Massachusetts Governor Says Early Retirement Plan Will Save Money

by | March 3, 2015

By Chris Cassidy

Gov. Charlie Baker's early retirement proposal for state workers will add nearly $50 million a year to the state's share of the Massachusetts pension system, but administration officials argue the overall budget savings will more than make up for it.

"This is a responsible plan that pays for an increase to the unfunded pension liability -- prior plans didn't do that," Secretary of Administration and Finance Kristen Lepore told the Herald. "It's a responsible way to achieve significant savings to help close the budget gap."

Baker hopes to convince about 4,500 state workers -- out of the 13,641 eligible -- to take early retirement as he seeks to close an estimated $1.5 billion budget gap. The plan would allow workers to tack on five "free" years to their state service, or subtract them from their retirement age.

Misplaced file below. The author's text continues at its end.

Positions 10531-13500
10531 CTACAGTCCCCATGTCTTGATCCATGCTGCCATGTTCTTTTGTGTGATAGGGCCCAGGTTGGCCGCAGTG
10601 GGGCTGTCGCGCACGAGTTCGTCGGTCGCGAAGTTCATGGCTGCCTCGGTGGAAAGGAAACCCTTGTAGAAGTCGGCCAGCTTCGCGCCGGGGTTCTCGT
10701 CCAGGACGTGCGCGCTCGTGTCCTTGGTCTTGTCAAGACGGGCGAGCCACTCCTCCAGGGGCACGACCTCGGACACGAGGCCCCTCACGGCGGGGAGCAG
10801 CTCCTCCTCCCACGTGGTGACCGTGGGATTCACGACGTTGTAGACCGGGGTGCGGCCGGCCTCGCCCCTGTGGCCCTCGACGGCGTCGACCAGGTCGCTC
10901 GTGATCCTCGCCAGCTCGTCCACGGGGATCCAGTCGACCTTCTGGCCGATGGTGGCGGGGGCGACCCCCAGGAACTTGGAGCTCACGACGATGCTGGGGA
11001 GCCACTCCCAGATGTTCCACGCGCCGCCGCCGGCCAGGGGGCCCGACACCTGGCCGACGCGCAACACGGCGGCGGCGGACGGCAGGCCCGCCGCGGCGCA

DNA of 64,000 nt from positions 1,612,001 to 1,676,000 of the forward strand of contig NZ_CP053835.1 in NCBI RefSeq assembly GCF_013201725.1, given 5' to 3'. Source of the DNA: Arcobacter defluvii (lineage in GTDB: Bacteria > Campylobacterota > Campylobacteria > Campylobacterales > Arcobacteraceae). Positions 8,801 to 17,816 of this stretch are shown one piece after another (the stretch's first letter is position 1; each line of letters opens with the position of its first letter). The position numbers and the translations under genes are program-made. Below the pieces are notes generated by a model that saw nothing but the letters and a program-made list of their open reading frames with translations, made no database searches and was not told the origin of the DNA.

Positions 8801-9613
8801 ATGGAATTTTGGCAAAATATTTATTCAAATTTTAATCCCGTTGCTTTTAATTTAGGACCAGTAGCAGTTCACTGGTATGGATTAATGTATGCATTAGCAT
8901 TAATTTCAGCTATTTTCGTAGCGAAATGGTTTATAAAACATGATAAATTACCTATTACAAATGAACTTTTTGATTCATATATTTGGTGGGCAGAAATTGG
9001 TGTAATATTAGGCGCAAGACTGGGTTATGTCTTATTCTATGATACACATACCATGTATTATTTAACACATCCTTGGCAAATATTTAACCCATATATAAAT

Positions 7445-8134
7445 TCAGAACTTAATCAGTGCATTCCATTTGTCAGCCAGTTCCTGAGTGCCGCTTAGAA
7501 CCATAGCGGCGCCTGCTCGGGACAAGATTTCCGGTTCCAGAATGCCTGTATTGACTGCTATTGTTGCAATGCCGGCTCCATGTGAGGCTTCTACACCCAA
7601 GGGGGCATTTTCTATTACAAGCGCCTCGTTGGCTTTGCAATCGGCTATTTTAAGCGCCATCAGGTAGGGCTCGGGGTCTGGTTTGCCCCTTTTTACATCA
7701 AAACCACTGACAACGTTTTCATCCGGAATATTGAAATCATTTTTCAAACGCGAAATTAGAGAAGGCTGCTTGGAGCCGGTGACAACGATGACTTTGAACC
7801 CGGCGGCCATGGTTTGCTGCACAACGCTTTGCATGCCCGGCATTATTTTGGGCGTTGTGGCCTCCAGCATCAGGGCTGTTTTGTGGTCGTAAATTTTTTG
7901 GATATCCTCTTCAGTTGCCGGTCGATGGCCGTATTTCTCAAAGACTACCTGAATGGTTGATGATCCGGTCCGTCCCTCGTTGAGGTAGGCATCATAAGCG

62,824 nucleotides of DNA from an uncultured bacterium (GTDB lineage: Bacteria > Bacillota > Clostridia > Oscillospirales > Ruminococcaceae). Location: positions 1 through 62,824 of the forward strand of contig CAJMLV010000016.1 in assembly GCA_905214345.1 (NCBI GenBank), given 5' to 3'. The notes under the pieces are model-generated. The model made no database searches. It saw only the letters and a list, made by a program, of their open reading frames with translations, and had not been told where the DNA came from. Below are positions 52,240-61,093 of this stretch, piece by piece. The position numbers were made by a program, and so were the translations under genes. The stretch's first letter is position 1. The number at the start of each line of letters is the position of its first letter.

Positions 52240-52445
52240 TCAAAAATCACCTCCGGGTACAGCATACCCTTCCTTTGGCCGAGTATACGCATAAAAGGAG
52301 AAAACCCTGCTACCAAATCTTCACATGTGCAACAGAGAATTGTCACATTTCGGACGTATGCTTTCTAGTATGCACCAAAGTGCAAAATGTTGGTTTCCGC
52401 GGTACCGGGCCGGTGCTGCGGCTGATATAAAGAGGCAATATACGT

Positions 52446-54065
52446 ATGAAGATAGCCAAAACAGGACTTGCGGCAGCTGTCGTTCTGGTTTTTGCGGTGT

The entire plan would add $48.75 million a year to the state retirement system's unfunded liability. But Baker administration officials say the overall plan will save $178 million a year in the state budget, even after factoring in the added pension costs and other related expenses.

Baker plans to file a bill with the details tomorrow, along with his fiscal 2016 budget. But Beacon Hill leaders were reluctant to immediately support the plan yesterday.

House Speaker Robert A. DeLeo noted previous early retirement proposals were dismissed because they delivered only short-term savings, not a long-term boost.

"Having said that, I'm going to wait and see exactly how the governor words it in his particular budget," said DeLeo. "It may be something that works, and I'm hopeful that it will be. So what I'm saying is that I think the devil will be in the details."

Senate President Stanley C. Rosenberg said he also wants to dive into the specifics.

"As of right now I haven't seen enough of the details to embrace or dismiss the governor's proposal on early retirement," Rosenberg said. "I look forward to learning more once the legislation is filed, examining all aspects of the plan, and discussing it with the members of the Senate."

(c)2015 the Boston Herald